8.  Trick by Domenico Starnone (Italy, Neapolitan Noir, released March 6, 2018). Already on the Favorites List though it has been out only three months, the novel features Daniele Mallarico, a man in his seventies, who is on his way from Milan to Naples, where he has agreed to care for his four-year-old grandson Mario for three days. Here the author uses irony and dark humor for his primary dramatic effects, contrasting the age and thinking of the elderly grandfather and his precocious grandson as he raises questions about how we become who we are, and what, if anything, we can do about it.

cover-bolano9.  The Insufferable Gaucho by Roberto Bolano (Chile, first released in the US in 2011). Five stories and two essays provide unique insights into the work of Bolano. Throughout these stories, the reader becomes hypnotized by the succession of Bolano’s images, by the lives he depicts (including his own in the two essays), and by the metaphysical suggestions and possible symbols of his stories, despite the fact that Bolano does not make grand pronouncements or create a formal, organized, and ultimately hopeful view of life as other authors do. First time on the Favorites list for this new “classic.”

10.  (Tie) Brick Lane by Monica Ali (Bangladesh, released 2004). Nazneen, a bride married at sixteen to a 40-year-old man, is wrenched from the only life she has ever known in the countryside of Bangladesh and conveyed to England, where her new husband, Chanu, has a job.  Ali recreates Nazneen’s life in all its mundane details, showing her acceptance of a new culture through tiny, seemingly insignificant decisions. The gradual evolution of a new Nazneen is neither simple nor without conflict, and no member of the family escapes her transformation.  New to the Favorites list.

cover-memento-park10.  (Tie) Memento Park by Mark Sarvas (Hungary, US, released in March, 2018). On the night before an auction of world-class paintings, thirty-something Matt Santos gets permission to spend the night at the auction house “saying goodbye” to a 1925 painting by Hungarian artist Ervin Kalman. Although Matt is considered the owner of the painting, he has, in fact, just recently learned about his connection to the painting as part of the on-going repatriation efforts made for paintings stolen by the Nazis. As Matt traces the painting, he learns much about himself and his family, leading to a grand conclusion and belated coming of age. Already on the Favorites list after being on sale for only three months, unusual for literary fiction!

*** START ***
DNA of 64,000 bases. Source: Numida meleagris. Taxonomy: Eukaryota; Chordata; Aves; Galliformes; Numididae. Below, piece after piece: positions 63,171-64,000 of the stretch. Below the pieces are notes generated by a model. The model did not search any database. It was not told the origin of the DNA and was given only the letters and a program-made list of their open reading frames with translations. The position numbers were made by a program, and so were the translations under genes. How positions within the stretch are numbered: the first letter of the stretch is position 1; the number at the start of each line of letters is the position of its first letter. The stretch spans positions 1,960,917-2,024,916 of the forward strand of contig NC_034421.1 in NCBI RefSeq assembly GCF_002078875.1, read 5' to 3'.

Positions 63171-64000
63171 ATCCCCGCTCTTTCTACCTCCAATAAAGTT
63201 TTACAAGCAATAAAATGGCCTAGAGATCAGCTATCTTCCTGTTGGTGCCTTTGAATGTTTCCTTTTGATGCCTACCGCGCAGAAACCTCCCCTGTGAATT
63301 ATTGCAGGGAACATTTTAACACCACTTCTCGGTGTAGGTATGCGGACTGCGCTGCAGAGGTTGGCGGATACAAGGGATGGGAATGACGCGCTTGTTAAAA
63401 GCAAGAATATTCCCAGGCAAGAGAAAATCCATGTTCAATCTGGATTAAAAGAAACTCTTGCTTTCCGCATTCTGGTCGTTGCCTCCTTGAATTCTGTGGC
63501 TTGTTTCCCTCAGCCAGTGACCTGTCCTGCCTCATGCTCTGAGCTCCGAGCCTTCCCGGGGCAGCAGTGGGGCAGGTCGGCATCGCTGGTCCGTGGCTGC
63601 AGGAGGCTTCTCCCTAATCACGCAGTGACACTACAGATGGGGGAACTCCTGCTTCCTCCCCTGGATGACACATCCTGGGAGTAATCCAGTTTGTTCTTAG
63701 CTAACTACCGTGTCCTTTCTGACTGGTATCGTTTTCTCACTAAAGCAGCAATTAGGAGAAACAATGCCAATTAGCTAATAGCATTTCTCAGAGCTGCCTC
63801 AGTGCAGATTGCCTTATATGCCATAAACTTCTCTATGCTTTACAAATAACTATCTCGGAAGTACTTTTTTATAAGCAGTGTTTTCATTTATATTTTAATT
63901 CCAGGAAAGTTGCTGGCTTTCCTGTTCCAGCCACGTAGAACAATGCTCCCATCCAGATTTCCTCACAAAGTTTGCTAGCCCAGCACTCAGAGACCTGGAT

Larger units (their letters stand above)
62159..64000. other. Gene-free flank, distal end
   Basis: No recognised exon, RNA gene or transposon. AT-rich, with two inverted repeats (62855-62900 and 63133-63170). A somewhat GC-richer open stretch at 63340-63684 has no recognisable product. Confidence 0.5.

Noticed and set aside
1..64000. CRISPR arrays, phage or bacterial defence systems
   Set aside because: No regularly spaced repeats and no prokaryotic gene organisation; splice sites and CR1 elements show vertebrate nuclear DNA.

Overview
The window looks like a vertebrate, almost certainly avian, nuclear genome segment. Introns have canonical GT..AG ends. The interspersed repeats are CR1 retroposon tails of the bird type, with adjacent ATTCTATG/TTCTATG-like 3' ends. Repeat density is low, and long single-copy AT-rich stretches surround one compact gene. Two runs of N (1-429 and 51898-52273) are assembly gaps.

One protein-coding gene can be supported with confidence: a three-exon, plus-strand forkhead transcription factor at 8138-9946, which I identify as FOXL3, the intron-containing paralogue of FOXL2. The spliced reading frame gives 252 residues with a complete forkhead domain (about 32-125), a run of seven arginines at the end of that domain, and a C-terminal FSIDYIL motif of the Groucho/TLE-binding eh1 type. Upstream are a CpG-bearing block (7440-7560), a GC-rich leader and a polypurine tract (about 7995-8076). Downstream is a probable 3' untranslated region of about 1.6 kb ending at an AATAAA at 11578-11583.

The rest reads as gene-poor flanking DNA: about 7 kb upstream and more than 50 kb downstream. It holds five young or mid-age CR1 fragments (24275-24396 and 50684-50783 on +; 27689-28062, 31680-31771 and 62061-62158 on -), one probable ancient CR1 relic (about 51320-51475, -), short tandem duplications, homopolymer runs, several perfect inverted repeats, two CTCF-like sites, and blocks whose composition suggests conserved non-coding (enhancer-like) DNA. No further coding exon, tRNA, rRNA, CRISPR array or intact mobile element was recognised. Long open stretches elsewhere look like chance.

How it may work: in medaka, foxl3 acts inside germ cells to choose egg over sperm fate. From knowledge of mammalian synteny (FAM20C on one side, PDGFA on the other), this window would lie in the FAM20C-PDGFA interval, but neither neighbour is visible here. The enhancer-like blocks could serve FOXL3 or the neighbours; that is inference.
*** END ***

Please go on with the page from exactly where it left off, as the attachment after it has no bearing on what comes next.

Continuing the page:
Hope you have fun perusing some of these books and that you find some offerings that appeal to you during your summer vacation!

“I’ve allowed myself to love someone, what a mistake,” what a clichéd sentence, what a cliché of an experience, what a cliché that he should say that, it sounded like a script, the end of a film, which he then followed up with an email that said, “This won’t work. I’m a crater, and you are too. And crater plus crater doesn’t work.” What a cliché, what a cliché! [but] she’d hoped he would turn up all the same….”—Trine, an artist.

cover wait blinkIn her debut novel, just translated and published in English, Norwegian author Gunnhild Oyehaug explores many facets of love among three different women and their lovers, a novel which led in her own country to her involvement with the acclaimed film “Women in Oversized Men’s Shirts” in 2015, based on a repeating image throughout this novel. Here men believe that women in oversized men’s shirts – and little else – are inherently attractive, and most of the female characters find themselves in oversize men’s shirts or pajama tops at some point in the novel as they search for the perfect love. The primary character, Sigrid, a literature graduate, has an inner life that “seems luminous, only not many people have seen it, her secret, sparkling life.” For certain, her present love, Magnus, an older man, does not recognize it. Just recently, twenty-three-year-old Sigrid was wandering around the city, and rather than face going into a café alone, she decided instead to go to a bookshop, where she randomly chose a book with the “life-affirming” title An Empty Chair, and when she looked at the picture of the author on the back, “she met the eyes of the author, Kare Tryvle. Yes, that was exactly what happened she felt that he met her eyes…[and] it was as if they saw deep inside her…saw her infinite loneliness [that] had been there in the bookshelf. Eyes that seemed to say: hello you.”

Author Gunnhild Oyehaug

Author Gunnhild Oyehaug